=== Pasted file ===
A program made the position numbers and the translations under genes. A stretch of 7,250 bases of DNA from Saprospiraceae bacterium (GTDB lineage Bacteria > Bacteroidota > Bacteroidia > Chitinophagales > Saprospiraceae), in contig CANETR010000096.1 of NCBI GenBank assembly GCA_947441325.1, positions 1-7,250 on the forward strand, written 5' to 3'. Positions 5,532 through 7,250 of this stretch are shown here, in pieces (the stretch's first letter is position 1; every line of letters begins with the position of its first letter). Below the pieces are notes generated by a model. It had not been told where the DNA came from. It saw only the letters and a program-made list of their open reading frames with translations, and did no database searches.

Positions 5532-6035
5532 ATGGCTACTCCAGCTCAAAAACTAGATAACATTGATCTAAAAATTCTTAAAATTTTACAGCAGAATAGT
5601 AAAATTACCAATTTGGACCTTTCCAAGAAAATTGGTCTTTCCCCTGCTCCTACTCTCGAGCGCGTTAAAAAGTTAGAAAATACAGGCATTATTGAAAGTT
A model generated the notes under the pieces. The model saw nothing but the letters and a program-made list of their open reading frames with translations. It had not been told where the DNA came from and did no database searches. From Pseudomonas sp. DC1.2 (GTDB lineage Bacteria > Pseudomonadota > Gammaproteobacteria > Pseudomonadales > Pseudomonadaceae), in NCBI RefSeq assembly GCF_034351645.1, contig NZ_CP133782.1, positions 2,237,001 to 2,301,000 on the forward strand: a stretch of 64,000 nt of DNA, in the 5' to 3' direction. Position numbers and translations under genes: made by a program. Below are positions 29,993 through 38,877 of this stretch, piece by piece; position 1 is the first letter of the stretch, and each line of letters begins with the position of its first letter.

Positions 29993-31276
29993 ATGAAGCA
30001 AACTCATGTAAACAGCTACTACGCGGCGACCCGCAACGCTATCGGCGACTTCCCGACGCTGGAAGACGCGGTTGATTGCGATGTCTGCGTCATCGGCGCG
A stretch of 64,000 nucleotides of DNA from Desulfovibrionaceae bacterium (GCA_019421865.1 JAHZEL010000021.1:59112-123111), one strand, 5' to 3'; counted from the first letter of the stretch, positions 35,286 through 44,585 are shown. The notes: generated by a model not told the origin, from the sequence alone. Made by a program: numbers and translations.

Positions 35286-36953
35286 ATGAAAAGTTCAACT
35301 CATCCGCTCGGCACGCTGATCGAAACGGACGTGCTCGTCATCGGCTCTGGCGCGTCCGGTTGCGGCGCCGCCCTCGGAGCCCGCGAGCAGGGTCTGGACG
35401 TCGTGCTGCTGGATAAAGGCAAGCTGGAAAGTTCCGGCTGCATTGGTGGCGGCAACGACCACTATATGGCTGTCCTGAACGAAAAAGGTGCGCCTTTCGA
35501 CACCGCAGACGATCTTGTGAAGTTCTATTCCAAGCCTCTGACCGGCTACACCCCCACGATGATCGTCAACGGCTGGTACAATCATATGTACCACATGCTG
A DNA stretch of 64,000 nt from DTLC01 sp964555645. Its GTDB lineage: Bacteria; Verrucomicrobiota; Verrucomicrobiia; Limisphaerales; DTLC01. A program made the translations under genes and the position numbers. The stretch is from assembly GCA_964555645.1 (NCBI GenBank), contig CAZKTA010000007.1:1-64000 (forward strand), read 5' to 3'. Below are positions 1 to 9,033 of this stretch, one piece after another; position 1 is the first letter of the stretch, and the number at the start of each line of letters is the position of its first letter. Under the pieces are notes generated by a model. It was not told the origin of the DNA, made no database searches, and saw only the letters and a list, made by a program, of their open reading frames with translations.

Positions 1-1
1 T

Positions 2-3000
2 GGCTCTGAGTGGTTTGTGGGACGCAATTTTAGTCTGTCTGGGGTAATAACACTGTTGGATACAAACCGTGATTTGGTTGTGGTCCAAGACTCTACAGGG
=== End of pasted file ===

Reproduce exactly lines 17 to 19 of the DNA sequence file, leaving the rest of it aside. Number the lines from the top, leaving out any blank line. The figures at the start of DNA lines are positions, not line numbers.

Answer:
1 T

Positions 2-3000
2 GGCTCTGAGTGGTTTGTGGGACGCAATTTTAGTCTGTCTGGGGTAATAACACTGTTGGATACAAACCGTGATTTGGTTGTGGTCCAAGACTCTACAGGG